Children and Chores

Ah, a tidy house. For so many of us, the dream is putting our feet up and relaxing when we reach that goal… but with a family that’s always on the go, sometimes the light at the end of the tunnel is just another train. Laundry, dishes, messy bathrooms, toys strewn across every room, it’s the kind of list that could use a team to tackle. So, when it comes to housework, how young is too young to get your kids on board? You might be surprised at my answer.

As published in Refined Lifestyles Magazine // Photos by Desiree Martin Photography

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I wrote previously about my daughter, Petra “helping” me match socks when she was a newborn: I’d hold up one striped and one white sock, asking her if they matched and then I’d buzzzz because they didn’t, and then I’d find two striped, ask again, and exclaim ding! Well it didn’t take long before Petra was matching socks with me and when she could walk, she took on bigger laundry duties, traipsing towels from the basket to the washing machine or hanging diapers on the rack. Was it more time-consuming to make her part of the process? Definitely! I could have taken ten minutes during naptime to accomplish what we got done in an hour, but it was a way to impart her importance in helping the household tick and now, at three, she dives into my fresh laundry piles to sort without being asked.

And though of course you’ll wait until your kiddo is older to have them cleaning with bleach or using sharp knives, most household duties can accommodate little helping hands if you’re creative. For the very young, setting the table can be modified into “putting a napkin beside every plate”, washing a mirror can be “spraying the vinegar-water onto the glass”, and sweeping can always use an extra broom. Heap on the praise when they accomplish the task and incrementally give them more responsibility as they earn it, making chores a source of pride rather than a burden.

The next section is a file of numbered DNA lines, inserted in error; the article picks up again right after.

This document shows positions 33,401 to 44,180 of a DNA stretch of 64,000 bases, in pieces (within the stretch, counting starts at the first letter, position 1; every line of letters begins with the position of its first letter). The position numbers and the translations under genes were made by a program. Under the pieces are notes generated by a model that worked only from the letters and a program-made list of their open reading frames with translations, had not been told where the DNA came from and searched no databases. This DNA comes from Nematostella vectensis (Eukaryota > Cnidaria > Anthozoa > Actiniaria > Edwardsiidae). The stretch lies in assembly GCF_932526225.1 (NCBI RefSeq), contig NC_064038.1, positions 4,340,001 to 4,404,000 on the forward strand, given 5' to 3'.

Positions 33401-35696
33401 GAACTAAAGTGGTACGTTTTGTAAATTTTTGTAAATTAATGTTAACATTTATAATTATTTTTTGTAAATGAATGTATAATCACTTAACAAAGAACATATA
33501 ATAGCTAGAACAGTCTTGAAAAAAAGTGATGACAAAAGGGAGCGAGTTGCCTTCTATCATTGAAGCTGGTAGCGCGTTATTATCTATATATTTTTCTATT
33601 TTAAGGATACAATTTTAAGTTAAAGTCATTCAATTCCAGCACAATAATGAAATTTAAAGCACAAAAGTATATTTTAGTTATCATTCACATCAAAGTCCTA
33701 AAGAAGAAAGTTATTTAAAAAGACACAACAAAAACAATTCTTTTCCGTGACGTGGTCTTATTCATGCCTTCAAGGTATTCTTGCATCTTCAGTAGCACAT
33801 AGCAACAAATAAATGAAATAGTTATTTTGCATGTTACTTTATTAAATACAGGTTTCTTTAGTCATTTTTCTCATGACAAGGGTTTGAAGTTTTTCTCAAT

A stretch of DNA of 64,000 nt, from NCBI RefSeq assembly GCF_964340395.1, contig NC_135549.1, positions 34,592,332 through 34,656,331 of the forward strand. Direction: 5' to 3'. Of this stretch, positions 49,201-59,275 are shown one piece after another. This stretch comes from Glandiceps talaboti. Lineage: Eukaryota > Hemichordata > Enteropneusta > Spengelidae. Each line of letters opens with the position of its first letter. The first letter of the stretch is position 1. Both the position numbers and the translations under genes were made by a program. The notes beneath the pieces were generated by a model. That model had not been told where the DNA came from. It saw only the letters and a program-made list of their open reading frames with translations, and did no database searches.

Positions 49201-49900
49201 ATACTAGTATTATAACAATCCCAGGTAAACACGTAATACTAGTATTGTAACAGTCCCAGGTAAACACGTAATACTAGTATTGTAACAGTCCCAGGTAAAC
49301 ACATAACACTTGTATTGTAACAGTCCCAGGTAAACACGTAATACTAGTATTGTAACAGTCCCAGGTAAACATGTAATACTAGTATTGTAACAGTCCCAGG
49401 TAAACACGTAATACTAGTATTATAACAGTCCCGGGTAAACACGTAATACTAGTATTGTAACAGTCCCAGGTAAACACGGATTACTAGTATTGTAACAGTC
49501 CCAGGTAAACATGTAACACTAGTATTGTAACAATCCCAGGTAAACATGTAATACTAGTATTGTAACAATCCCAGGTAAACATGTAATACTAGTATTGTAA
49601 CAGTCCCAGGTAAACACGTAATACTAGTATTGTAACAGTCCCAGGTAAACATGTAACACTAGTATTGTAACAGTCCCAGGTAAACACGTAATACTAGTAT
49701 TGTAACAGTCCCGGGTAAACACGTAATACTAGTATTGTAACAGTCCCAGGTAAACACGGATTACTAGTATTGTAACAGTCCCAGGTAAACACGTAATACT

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Not surprisingly (because it is the origin of all deliciousness), a favourite place for a child to help is in the kitchen, but counters and stoves are quite rightly out of reach of wee hands. Enter a learning tower or stepping stool that, with your supervision, provides the perfect precipice from which your child can jump into the role of chef, dish dryer, and even barista—no kidding! My daughter now insists on scooping the beans from their tin to the grinder, using a toothpick to even the basket before it gets tamped, and pouring milk into the pitcher. During meal prep, chopping veggies might err on the side of grade school but measuring, adding, pouring, whisking, and seasoning are all toddler faves and after dinner, helping to load the dishwasher or drying a few unbreakables is an easy get.   

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Outdoors, there’s a world of help to be had in weeding, watering, sweeping, and planting—it’s a never-ending list when you’ve got a yard to take care of. And even if it’s just a few herb pots on your balcony, letting children grow food is vital because it so perfectly illustrates responsibility: they literally reap the rewards of their hard work and care. Plus, basil is good on pretty much everything.

Because we started involving Petra so early, she is generally helpful before I ask but let’s be real, she’s three and wants to flex her independence. When it’s her idea to organize her art supplies, I’m proud. When I ask for Lego to be picked up and she’d “rather do it later”, I feel frustrated. Tactics that work for me are not moving on to something else before the previous toy is cleaned up, making a race out it, singing our special clean-up song, and emphasizing the fun to come. I also explain why we keep things tidy (I’m not a dictator, I’m a human being who hates stepping on Lego!), telling her it’s going to be easier to find later, that we don’t want to lose pieces, and that we’ll have more space to play.

So the next time you’re tailing a path of destruction or whooshing around the house checking chores off your list once the kids are asleep, think about what you could delegate instead. Getting your children to help even before they understand the concept of a “chore” will instill pride in their home and in themselves all while keeping you and your kiddos on the same team. Well, most of the time.

xo